Melbourne Festival: We’re Gonna Die

Death came a’knocking to Melbourne this year in the form of two quite different shows that topped and tailed the Festival.  The disappointments of festival opener Afterlife, a self-consciously esoteric, literally soul-searching opera from the Netherlands were thankfully assuaged by this quirky upbeat rage against the inevitability of death, We’re Gonna Die.

Young Jean Lee
Young Jean Lee

Described as an existential cabaret, We’re Gonna Die was written and performed by Young Jean Lee, a New York playwright/director with a reputation for adventurous work.

She happily admits she seeks challenges in her work, along the lines of “what is the last show in the world I would want to make?” For Lee, who has little experience as a performer, it was to front a solo cabaret, complete with singing and dancing. An intense workshop phase resulted in this stripped down, blessedly non-theatrical show of autobiographic monologue and songs with snappy lyrics like, “Horrible things happen all the time.”

Through a number of stories, we learn of the dismantling of Lee’s belief in her right to a pain-free life:  a pivotal moment as a child when she witnessed the self-loathing and distress normally hidden behind the mask of a weird relative; painful playground politics; the losses of lover, grandmother, father. She speaks of the isolation of pain, and how comfort can arrive in the most ordinary of forms. Her matter of fact delivery is very funny however, and this is not a maudlin show – though the story of the consequences a friend’s marriage breakdown brings gasps of shock. It is this friend who reciprocates Lee’s support by giving her this advice: “Who do you think you are, to be immune from tragedy. What makes you so special that you should go unscathed?”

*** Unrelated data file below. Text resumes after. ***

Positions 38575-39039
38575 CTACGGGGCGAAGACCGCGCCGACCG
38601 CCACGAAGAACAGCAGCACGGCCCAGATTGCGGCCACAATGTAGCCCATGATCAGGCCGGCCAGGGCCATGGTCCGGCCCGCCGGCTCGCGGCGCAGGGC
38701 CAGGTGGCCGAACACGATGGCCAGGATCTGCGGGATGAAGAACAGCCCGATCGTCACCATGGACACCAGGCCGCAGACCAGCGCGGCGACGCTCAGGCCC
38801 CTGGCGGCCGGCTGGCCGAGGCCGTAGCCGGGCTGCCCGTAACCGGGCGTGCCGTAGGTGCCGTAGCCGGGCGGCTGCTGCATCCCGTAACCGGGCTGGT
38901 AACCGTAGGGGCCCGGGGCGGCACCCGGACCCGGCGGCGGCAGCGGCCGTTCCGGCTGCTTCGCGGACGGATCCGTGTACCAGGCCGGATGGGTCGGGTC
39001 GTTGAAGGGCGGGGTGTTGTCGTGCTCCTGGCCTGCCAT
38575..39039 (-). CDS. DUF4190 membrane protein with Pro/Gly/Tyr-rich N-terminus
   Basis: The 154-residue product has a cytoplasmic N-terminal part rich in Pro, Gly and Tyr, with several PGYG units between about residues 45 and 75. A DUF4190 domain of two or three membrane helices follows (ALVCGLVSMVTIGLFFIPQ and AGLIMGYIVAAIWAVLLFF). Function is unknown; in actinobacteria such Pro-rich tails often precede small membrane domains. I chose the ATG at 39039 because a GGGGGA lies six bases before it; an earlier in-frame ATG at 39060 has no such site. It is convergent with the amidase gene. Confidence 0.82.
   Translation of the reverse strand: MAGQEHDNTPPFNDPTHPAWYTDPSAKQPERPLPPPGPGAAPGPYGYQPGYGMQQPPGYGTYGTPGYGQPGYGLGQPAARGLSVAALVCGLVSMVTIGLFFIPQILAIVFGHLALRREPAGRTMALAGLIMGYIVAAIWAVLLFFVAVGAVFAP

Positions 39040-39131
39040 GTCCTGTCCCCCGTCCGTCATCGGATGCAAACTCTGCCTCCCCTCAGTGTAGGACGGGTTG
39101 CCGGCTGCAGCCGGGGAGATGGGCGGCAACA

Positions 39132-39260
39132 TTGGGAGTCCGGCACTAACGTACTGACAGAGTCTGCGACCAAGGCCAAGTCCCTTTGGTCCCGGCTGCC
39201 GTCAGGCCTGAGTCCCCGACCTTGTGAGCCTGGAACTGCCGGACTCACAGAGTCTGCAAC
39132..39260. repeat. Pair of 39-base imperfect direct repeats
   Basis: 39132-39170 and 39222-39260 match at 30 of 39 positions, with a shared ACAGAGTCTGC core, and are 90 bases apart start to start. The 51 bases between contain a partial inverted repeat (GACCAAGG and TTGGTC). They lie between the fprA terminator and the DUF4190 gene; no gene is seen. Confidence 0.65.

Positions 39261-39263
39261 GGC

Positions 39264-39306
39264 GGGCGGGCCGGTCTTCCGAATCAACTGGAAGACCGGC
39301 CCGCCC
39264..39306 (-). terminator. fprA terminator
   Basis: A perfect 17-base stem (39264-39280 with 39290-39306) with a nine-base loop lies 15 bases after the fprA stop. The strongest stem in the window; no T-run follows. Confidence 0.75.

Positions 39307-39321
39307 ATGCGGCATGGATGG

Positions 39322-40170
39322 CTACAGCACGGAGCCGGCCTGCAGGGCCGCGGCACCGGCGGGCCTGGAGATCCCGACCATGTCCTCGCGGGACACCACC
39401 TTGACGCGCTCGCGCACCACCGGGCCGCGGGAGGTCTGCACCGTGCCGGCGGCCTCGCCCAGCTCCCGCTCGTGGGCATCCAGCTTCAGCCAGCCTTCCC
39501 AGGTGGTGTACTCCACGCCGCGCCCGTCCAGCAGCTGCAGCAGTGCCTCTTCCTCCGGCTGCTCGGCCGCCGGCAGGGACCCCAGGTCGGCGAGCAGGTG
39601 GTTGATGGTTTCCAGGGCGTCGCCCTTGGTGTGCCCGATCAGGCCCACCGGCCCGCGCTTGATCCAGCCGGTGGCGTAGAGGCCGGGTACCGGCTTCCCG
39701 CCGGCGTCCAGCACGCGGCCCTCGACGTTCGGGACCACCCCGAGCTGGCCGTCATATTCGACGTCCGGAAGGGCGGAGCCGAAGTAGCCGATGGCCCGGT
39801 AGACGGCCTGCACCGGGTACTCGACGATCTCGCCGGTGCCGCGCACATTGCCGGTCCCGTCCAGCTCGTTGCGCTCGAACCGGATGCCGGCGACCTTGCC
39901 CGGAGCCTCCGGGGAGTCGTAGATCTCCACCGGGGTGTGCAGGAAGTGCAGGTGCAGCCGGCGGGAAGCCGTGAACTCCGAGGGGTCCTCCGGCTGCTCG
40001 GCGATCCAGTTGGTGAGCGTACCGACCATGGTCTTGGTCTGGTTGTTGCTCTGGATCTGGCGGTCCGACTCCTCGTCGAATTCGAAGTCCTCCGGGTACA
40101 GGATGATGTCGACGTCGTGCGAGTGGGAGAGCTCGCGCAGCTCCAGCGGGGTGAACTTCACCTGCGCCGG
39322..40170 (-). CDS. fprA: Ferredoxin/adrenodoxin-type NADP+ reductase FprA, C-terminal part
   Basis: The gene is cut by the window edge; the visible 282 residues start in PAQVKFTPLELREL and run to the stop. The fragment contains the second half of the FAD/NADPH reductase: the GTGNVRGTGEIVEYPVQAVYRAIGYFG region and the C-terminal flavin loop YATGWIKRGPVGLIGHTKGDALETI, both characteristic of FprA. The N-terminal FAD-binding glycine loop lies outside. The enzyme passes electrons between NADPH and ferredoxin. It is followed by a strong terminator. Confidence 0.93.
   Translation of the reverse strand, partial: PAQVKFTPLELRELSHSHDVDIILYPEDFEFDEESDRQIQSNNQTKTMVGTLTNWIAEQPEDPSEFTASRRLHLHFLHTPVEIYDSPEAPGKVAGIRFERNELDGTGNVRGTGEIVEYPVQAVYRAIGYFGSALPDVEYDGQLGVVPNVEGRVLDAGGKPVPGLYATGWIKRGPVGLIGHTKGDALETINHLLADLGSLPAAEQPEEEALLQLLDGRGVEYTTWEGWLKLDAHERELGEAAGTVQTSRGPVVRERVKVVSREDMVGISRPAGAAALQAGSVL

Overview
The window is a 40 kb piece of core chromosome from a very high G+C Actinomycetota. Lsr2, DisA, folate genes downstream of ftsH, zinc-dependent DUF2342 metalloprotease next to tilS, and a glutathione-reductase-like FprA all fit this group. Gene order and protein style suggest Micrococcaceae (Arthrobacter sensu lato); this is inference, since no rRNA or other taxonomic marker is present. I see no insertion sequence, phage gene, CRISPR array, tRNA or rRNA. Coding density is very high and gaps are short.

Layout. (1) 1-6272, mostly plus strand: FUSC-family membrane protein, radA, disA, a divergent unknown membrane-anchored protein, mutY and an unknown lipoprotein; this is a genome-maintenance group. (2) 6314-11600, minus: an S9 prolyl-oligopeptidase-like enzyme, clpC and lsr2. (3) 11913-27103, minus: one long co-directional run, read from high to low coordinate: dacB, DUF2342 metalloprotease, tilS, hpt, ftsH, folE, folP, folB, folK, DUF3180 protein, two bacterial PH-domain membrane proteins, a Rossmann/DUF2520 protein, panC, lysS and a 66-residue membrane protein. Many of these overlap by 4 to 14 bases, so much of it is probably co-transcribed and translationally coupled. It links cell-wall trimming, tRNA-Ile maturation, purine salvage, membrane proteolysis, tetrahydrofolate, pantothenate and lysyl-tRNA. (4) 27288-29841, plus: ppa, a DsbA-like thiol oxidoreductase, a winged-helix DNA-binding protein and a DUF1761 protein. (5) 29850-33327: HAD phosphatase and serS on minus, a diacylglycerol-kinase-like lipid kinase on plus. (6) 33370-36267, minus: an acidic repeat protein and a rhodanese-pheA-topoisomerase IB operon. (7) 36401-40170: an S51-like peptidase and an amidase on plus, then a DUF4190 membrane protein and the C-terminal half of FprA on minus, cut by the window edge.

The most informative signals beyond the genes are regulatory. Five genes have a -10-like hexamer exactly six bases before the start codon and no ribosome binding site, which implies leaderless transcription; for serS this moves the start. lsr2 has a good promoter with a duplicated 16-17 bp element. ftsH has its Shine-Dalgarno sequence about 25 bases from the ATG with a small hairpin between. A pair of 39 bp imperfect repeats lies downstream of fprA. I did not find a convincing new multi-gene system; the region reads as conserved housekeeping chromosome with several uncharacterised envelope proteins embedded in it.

Those words form the lyrics to but one of the many songs throughout the show, sung by “non-singer” Lee, whose warm voice and clear articulation easily cut through the indie-pop arrangements of her backing band, Future Wife. Her unadorned delivery is disarming and refreshing, her tears are real, and her cheeky black humour is infectious.

As a finale, the four guys from the Future Wife join Lee for an expressive goofy dance, as the audience clap and join in the refrain “We’re gonna die”. We sure are, but for a short moment we’re all happy singing along with the wonderful Young Jean Lee.


Leave a Reply

Your email address will not be published. Required fields are marked *